Fuji Fuji Sensor electronic processing.

Ianmac

New Member
Real Name
Ian Macdonald
I am new to this forum but have a Fuji X-M1, X-E2 and just purchased an X-T1.
I have all of Ricos ebooks on the above.
I do not have a clear picture of how the electronics work and if I could get this it would greatly assist me in using the camera.
What I really need is an electronic block diagram of the sensor, amplifier, DAC and Digital processor and how it interconnects with the camera controls particularly ISO and EV.
I am a retired engineer with background in electronics.
I am quite comfortable with the explanation of the Fuji Sensor and its following analogue amplifiers whose gain is controlled by the ISO setting.
Given the sensor can only respond to the light hitting it, controlled by aperture and shutter, and the electronic signal thereafter increased to an amplitude dictated by the ISO setting (controlling the gain of analogue amplifiers).
The optimum signal to noise ratio will be achieved at ISO 200 and the electronic signal from the sensor at its optimum level, requiring no additional amplification. Unity gain ?
At this point I assume the signal amplitude is at its maximum ( and optimum ) level for further processing in the analogue to digital converter. ( an allowance will be in place for a %age overload in the ADC )
Rico mentions both analogue and digital amplification take place?
Once the signal is in the digital domain amplification is a mathematical process. I am quite conversant with this and can see why that will be needed in any processing of the digital signal, for example the conversion to JPEG or processing the RAW data in Lightroom.
Can I ask two questions.
Where, prior to the formation of the RAW datafile does the digital amplification take place.
Where does the EV control operate ? in the analogue domain or the digital domain.
Any guidance will be appreciated
Many thanks
Ianmac
 

Lightmancer

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Bill Palmer
Ian, welcome.

Just one question from me. In the same way that understanding the exact workings of the engine under the bonnet of my car doesn't make me a better driver, I struggle to see why the sort of insight you seek will really make a difference to your use of your cameras or, more fundamentally, to the images you produce from them? There may be others on here who can answer your question in technical terms - I confess I am curious to see if there are - but speaking for myself I'm more interested in what the tool does than in how it does it.
 

flysurfer

Hall of Famer
Digital amplification is a simple digital multiplication in the camera or in the RAW converter. Or both.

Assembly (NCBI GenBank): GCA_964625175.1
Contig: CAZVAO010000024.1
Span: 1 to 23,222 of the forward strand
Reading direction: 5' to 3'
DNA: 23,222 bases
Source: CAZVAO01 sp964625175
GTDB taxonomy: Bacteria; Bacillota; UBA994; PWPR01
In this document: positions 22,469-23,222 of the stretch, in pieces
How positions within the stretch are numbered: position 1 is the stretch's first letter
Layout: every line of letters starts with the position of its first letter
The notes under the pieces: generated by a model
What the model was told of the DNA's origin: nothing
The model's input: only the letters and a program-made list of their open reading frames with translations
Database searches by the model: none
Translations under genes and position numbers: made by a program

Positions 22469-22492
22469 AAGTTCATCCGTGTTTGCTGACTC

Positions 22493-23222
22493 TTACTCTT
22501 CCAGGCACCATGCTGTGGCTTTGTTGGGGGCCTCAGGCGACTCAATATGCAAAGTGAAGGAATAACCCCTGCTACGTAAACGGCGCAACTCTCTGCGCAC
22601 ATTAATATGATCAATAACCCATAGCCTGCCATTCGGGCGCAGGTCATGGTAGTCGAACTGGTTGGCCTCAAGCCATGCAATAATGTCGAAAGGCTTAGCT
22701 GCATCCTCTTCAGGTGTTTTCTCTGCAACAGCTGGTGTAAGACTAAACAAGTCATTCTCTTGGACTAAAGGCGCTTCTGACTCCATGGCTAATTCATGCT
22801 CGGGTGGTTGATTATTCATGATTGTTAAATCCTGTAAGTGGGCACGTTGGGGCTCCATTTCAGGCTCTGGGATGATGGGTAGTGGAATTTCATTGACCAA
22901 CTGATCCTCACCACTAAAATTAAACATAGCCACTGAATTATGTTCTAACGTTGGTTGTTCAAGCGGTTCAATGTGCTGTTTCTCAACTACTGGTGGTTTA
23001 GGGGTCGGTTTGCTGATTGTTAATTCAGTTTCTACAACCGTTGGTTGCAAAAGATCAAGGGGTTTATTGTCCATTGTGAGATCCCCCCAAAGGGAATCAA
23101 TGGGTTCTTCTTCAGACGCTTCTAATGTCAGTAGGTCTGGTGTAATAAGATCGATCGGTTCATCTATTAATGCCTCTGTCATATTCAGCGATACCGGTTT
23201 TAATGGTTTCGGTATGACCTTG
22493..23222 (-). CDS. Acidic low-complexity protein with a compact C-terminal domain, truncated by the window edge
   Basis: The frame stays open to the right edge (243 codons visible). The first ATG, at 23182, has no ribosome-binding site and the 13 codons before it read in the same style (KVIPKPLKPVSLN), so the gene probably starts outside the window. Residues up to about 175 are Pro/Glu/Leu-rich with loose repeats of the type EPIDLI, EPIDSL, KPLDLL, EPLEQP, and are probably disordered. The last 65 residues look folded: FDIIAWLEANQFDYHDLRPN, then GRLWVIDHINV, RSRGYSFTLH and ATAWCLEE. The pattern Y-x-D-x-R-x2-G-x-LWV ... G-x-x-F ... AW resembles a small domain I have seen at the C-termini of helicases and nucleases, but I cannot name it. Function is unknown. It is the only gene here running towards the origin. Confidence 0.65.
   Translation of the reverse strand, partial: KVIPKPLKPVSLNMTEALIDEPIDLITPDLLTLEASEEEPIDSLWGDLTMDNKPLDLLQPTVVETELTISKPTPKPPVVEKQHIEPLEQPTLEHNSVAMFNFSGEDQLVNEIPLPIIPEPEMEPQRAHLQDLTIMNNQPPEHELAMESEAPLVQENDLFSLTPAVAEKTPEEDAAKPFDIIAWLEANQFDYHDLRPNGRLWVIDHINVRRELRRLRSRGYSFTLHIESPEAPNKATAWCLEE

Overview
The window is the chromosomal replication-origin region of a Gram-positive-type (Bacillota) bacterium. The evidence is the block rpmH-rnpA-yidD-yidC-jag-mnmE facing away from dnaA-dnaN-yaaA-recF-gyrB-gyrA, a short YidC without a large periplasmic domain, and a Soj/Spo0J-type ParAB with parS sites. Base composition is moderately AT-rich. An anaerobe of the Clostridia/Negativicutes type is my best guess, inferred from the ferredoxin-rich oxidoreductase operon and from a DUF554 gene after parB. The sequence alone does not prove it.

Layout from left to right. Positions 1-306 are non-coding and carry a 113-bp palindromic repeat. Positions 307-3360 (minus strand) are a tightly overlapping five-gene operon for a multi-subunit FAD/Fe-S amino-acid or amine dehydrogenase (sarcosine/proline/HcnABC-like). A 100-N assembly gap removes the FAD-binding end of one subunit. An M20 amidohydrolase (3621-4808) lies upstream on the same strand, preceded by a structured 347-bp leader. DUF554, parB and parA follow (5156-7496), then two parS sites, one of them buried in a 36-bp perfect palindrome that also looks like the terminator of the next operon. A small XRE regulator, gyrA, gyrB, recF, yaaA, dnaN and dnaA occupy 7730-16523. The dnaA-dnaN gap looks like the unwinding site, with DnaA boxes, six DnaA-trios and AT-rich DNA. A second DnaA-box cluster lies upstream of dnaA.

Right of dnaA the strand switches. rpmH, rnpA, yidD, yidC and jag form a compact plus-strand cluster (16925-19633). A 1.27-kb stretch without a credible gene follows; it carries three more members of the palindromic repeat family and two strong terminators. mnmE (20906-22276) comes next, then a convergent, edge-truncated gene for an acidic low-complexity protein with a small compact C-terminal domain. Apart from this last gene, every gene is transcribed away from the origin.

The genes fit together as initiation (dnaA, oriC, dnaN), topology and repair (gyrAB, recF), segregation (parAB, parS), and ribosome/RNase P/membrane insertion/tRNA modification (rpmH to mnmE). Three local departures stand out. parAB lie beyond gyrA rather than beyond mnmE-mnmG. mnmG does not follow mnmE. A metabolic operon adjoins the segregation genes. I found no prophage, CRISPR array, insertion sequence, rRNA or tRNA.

Analog amplification and A/D conversion is already done on the Sony sensor.
 

Ianmac

New Member
Real Name
Ian Macdonald
Bill,
If you know how something works you can maximise its potential.
Rico
I appreciate from your book that the analogue amplifiers follow the sensor but in your book my reading is that you say that amplification occurs at both analogue and digital levels. I find it difficult to understand why further gain is required at digital level in compiling a RAW data stream ?
Quite comfortable with gain or attenuation or other processing after the RAW data stream to establish the user required format of the JPEG file
You cover how the ISO facility works but little mention of how the EV control works. Perhaps if you can tell me how/ where the EV control operates within the electronics it may help me see the full operation from sensor to output
Do FUJI have any more technical info available ?
regards
Ianmac
 

Amin

Hall of Famer
@Ianmac,

EV setting effects depends on camera mode.

If you are in aperture priority with a fixed ISO, EV setting will affect shutter speed and therefore exposure.

If you are in shutter speed priority with a fixed ISO, EV setting will affect aperture and therefore exposure.

If you are in manual mode with a fixed aperture and shutter speed but auto-ISO, then EV setting will affect ISO, which in turn affects analog gain.

I am not aware of any digital gain being applied prior to raw conversion in these cameras - Rico can clarify.

What generally does hold true for these particular cameras (and all those using modern Sony sensors) is that for a given exposure (aperture and shutter speed), the final image quality is similar whether you shoot at a high ISO in camera or instead choose to shoot at a low ISO in camera and push digitally to the same "equivalent ISO" as the high ISO.

Say for example that you shoot at f/1.4, 1/30s, EV set to 0, and the camera chooses ISO 6400. Next you shoot at f/1.4, 1/30s, EV set to -4 the camera chooses ISO 200. If you then push the latter file by 4 stops during RAW processing, the two resulting images will look much the same. The difference for practical purposes is that the native ISO 6400 file (large analog gain) risks irrevocably clipped highlight data in the raw file, whereas the ISO 200 in-camera JPEG (and EVF/LCD display) show a dark image.
 
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flysurfer

Hall of Famer